I know what you're thinking, another popcorn recipe? Yep. I bet I have enough popcorn flavors for an entire series on popcorn, perhaps we'll start that in the future. For now we'll continue with our new Flashback Friday theme by taking a look at my grandma's caramel corn recipe.
My grandma always stirred up huge batches of her caramel corn for our Christmas Eve celebration. She served it in one of her many antique red glass bowls. I was able to make it with her during some of the last years she made it. We filled huge metal pots with freshly popped popcorn. These pots were big enough to wash a baby in. I didn't inquire about their original use, but it wouldn't surprise me if something other than food frequented those pots in years past. Armed with a heavy saucepan and a candy thermometer we set out to boil the sugar into caramel.
Good, old-fashioned caramel corn requires a little more attention than the quick and easy recipes you see today. Boiling the syrup all the way to 300 degrees F creates a hard and brittle caramel with a rich, buttery toffee flavor. Although the caramel is rich and buttery, it actually has 1/2 to 2/3's less butter than its modern counterpart. The longer boiling time allows for the formation of deeper caramel flavors. The quick boil recipes include more butter and vanilla to mimic the buttery toffee flavor. (I also find it interesting that grandma's recipe includes apple cider vinegar.)
Though we used a candy thermometer, my grandma went more by the look of the caramel, declaring that her thermometer was always a little off. When you lift the spoon high above the pot the dripping caramel should begin to form a fine, brittle wisp or string. (You can see a few of these threads if you look closely in the pictures.) After the syrup was declared ready we both worked as quickly as possible to coat the popcorn before the caramel hardened.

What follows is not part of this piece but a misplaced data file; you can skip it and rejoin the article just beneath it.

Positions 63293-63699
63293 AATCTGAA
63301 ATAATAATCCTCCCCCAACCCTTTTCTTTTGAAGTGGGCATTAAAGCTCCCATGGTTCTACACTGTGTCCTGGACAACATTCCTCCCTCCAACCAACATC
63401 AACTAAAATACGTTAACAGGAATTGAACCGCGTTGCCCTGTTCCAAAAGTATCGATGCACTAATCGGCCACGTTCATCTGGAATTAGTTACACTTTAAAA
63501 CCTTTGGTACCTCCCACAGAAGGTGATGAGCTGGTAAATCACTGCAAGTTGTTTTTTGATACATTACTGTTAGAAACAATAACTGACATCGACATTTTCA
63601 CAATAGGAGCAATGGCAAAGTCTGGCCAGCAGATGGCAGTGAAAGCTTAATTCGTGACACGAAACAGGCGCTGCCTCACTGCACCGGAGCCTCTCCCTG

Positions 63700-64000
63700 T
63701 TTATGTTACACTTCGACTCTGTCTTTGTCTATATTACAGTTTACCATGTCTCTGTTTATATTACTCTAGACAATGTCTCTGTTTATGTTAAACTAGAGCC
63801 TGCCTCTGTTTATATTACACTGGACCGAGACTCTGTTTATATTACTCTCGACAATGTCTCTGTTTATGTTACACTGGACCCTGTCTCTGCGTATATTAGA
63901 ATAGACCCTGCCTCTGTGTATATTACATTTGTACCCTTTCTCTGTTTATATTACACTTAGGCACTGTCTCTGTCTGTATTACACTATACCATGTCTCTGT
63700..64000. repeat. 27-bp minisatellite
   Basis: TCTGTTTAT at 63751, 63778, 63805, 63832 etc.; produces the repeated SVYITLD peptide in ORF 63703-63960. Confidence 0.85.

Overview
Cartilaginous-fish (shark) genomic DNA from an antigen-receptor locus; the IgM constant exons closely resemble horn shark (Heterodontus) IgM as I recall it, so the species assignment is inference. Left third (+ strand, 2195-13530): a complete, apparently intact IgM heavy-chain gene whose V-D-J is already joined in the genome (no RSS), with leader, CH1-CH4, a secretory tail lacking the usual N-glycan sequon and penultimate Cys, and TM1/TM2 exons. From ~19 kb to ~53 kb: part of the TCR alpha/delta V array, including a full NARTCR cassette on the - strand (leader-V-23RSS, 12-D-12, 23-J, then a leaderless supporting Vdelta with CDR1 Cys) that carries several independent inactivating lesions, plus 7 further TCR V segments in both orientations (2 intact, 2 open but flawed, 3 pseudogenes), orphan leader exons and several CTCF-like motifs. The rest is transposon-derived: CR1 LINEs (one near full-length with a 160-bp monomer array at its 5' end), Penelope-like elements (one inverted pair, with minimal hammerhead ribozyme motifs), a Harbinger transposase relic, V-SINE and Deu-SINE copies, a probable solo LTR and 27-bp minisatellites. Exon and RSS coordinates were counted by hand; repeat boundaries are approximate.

When you have large, deep pots full of popcorn it's a little tricky to stir in hot syrup with a short spoon. As a result, the caramel corn usually came out looking more like popcorn with clumps of toffee, but it was still the best caramel corn around. While it requires more stove-top time, you don't need to bake it in an oven. However, my grandma usually put it in the oven anyway, sometimes even overnight. The batch pictured here didn't turn out quite like I remembered, but making something just like grandma takes years of experience. I'm just thankful I had the chance to make it with her a few times and write down her recipe before it was lost.
Grandma's Old-Fashioned Caramel Corn
recipe from my Grandma
3/4 cup unpopped popcorn kernels, (or about 18 cups popped popcorn)
3/4 cup packed brown sugar
3/4 cup granulated sugar
1/2 cup light corn syrup
1/4 cup butter (plus more for greasing pan)
1/2 cup water
1 Tbsp apple cider vinegar
1/4 tsp baking soda
* Grease a large roasting pan with butter; set aside. Pop popcorn kernels in an air popper and place popcorn in greased roasting pan, removing any unpopped kernels.
* In a large heavy saucepan combine brown sugar, granulated sugar, corn syrup, butter, water and vinegar. Bring to a boil over medium heat. Cook, stirring occasionally, until mixture reaches hard-crack stage, 300 degrees F on a candy thermometer. Grandma would lift the spoon high above the saucepan, waiting until the dripping syrup formed brittle threads.
* Remove from heat and stir in baking soda, mixture will foam. Quickly pour syrup over popcorn and stir to coat. The caramel corn does not need to be baked, but my grandma always put it in a warm oven (less than 200 degrees F) for a few hours. Let cool and break into pieces before storing in an airtight container.
Food for Thought: "Adopt the pace of nature: her secret is patience." -Ralph Waldo Emerson